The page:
Journal of Geriatric Physical Therapy:
Lusardi, Michelle M. PT, DPT, PhD
As 2010 draws to a close, the Associate Editors and I are reflecting on this year of transition for the Journal of Geriatric Physical Therapy (JGPT), and the many accomplishments of the Section on Geriatrics. We have a lot to be thankful for and to be excited about!
We are grateful to the professional staff of Lippincott Williams & Wilkins for their support as we learned how to navigate the “Editorial Manager” system and its automated review process. We are grateful for the trust and patience of all of the authors and researchers who sent their work to the JGPT for peer review in 2010; we take our responsibility to provide informative constructive criticism to each group of authors very seriously and hope that their review process was “user-friendly,” whatever the outcome may have been. We are grateful for the continued dedication of colleagues who serve as reviewers, and welcome those who joined the review team in 2010; the journal would not “work” without them! We thank the Officers and Directors of the Section on Geriatrics for their ongoing support of the Journal and its Editorial Team. We are especially grateful to our readers, many of whom have offered comments, suggestions, and applause for the new format and appearance of the Journal.
In August 2010, the Section on Geriatrics sponsored an incredible conference, Exercise and Activity for Aging Adults (aka ExPAAC) at the University of Indianapolis. The JGPT is pleased to join Physical Therapy as an outlet for proceedings of ExPAAC. We anticipate that 8 to 10 articles will appear in JGPT during 2011 and 2012, with the first “briefs” of presentations in the June 2011 issue 34(2). Kudos to Ellen Miller and her ExPAAC committee for their efforts in organizing and implementing a gathering of experts and clinicians from multiple fields to share knowledge, debate issues, and challenge us to be agents of change for fitness and wellness for aging adults!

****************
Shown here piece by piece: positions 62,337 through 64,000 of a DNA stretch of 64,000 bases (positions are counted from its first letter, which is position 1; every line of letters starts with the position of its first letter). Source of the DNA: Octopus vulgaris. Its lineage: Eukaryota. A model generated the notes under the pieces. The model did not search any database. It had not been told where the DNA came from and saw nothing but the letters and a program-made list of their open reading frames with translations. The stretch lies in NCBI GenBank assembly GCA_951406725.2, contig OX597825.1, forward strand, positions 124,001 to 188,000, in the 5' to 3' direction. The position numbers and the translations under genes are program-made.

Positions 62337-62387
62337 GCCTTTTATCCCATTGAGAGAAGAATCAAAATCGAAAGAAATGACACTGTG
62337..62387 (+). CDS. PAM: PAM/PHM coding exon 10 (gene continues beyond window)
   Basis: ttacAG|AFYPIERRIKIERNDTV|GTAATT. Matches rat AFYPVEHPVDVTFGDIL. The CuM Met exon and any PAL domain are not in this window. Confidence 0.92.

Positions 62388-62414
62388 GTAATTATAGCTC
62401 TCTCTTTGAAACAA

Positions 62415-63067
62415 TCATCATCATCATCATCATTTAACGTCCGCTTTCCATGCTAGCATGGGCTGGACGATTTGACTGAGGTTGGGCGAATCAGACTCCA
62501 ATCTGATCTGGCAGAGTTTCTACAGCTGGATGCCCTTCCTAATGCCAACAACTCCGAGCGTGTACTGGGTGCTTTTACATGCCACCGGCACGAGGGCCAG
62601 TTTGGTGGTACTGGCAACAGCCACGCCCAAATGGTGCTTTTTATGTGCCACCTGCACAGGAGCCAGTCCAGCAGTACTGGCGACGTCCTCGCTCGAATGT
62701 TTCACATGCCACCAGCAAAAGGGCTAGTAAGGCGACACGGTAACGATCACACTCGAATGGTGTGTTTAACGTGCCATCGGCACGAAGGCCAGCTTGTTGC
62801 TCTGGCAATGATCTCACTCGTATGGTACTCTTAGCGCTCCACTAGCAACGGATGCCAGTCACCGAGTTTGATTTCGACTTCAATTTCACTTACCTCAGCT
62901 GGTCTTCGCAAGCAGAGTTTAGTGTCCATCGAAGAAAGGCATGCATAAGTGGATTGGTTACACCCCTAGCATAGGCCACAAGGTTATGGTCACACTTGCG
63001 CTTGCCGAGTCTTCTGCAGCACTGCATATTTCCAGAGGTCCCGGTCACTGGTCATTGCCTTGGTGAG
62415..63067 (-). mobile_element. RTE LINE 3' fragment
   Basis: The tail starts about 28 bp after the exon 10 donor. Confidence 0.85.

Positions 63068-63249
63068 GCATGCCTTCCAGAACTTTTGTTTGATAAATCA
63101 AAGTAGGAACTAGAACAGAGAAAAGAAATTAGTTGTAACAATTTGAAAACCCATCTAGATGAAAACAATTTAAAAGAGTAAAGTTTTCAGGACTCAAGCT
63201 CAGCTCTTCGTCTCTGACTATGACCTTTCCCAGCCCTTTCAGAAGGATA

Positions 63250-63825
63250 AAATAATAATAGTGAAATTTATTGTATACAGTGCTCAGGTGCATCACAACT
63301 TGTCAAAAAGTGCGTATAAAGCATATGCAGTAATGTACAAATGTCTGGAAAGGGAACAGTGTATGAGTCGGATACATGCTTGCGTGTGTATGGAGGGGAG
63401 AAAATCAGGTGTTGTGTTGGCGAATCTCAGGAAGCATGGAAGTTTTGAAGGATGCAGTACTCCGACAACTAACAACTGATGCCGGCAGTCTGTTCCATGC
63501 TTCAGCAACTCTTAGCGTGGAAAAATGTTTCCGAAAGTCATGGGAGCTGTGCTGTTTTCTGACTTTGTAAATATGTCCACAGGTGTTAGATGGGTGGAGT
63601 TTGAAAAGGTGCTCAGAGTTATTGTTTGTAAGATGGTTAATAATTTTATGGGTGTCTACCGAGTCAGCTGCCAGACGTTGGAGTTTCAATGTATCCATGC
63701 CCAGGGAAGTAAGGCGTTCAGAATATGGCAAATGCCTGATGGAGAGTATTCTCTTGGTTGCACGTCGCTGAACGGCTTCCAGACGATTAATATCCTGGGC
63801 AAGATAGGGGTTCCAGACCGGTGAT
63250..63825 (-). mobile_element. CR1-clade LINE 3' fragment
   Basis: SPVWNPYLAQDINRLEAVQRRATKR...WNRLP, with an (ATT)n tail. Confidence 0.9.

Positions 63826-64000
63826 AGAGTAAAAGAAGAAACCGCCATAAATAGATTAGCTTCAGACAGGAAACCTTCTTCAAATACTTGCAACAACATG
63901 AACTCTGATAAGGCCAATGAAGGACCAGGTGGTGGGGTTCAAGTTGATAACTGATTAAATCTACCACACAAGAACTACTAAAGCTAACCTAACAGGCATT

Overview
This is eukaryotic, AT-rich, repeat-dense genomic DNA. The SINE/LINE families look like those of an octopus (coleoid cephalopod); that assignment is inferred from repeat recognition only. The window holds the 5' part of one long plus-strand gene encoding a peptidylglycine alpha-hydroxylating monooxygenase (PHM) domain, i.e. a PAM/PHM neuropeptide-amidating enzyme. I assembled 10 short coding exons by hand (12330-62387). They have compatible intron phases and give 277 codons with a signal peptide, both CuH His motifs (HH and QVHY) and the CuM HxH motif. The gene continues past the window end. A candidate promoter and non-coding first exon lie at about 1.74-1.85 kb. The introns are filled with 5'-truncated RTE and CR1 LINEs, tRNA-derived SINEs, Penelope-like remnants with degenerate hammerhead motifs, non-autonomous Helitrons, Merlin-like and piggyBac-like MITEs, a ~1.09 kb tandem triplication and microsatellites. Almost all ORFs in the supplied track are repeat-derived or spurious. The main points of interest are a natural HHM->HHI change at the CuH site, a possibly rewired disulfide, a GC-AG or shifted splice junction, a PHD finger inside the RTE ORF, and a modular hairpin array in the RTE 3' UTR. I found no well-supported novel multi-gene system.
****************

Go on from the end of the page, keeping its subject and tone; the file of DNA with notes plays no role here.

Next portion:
Once again, the focus of the researchers whose work appears in this issue centers on mobility and balance in later life. Shubert and colleagues provide a model of a community-based exercise program that positively impacted on physical and cognitive performance of the aging adults who participated. Their work contributes to the gathering evidence about the interaction of physical ability and cognition as related to risk of falling. In a prospective study of community living aging adults, Muir and colleagues present a screening algorithm that classifies risk of falling in a clinically useful way and also challenge us to be more proactive in follow-up assessment and interventions to reduce risk of falling. Chui and Lusardi add to the evidence on typical self-selected and fast walking speeds, presenting data from community living aging adults 80 years and older. Finally, Fabre and colleagues present a clinically useful summary of psychometric properties of measures used to determine risk of falling. Cumulatively, these articles highlight that mobility limitations, the determination of risk of falling, and evidence-based interventions to minimize fall risk are, and will continue to be, key issues in geriatric rehabilitation.
On Our Cover: The gentleman in this picture is a nearly 90-year-old volunteer who participated in the study by Chui and Lusardi on walking speed in later life. Although these researchers used the instrumented GAITRite system, data about walking speed can be collected with a simple stopwatch in a hallway using a 4-m protocol.1 There is accumulating evidence that the ability to walk at least 1.0 m/s has a positive impact on long-term health, frailty, risk of falling, and mortality,2,3 and that a change in walking speed of 0.1 m/s is clinically meaningful, across a variety of diagnoses common in later life.4–6 Do you routinely examine walking speed in the patients whom you care for?
Michelle M. Lusardi
1. Latham NK, Mehta V, Nguyen AM, et al. Performance-based or self-report measures of physical function: which should be used in clinical trials of hip fracture patients? Arch Phys Med Rehabil. 2008; 89:2146–2155.
2. Sorond FA, Galica A, Serrador JM, et al. Cerebrovascular hemodynamics, gait, and falls in an elderly population: MOBILIZE Boston Study. Neurology, 2010; 74:1627–1616.
3. Abellan van Kan G, Rolland Y, Bergman H, Morley JE, Kritchevsky SB, Vellas B. The I.A.N.A Task Force on frailty assessment of older people in clinical practice. J Nutr Health Aging. 2008; 12:29–37
4. Tilson JK, Sullivan KJ, Cen SY, et al. Meaningful gait speed improvement during the first 60 days poststroke: minimal clinically important difference. Phys Ther. 2010; 90:196–208.
5. Palombaro KM, Craik RL, Mangione KK, Tomlinson JD. Determining meaningful changes in gait speed after hip fracture. Phys Ther. 2006; 86:809–816.
6. Kwon S, Perera S, Pahor M, et al. What is a meaningful change in physical performance? Findings from a clinical trial in older adults (the LIFE-P study).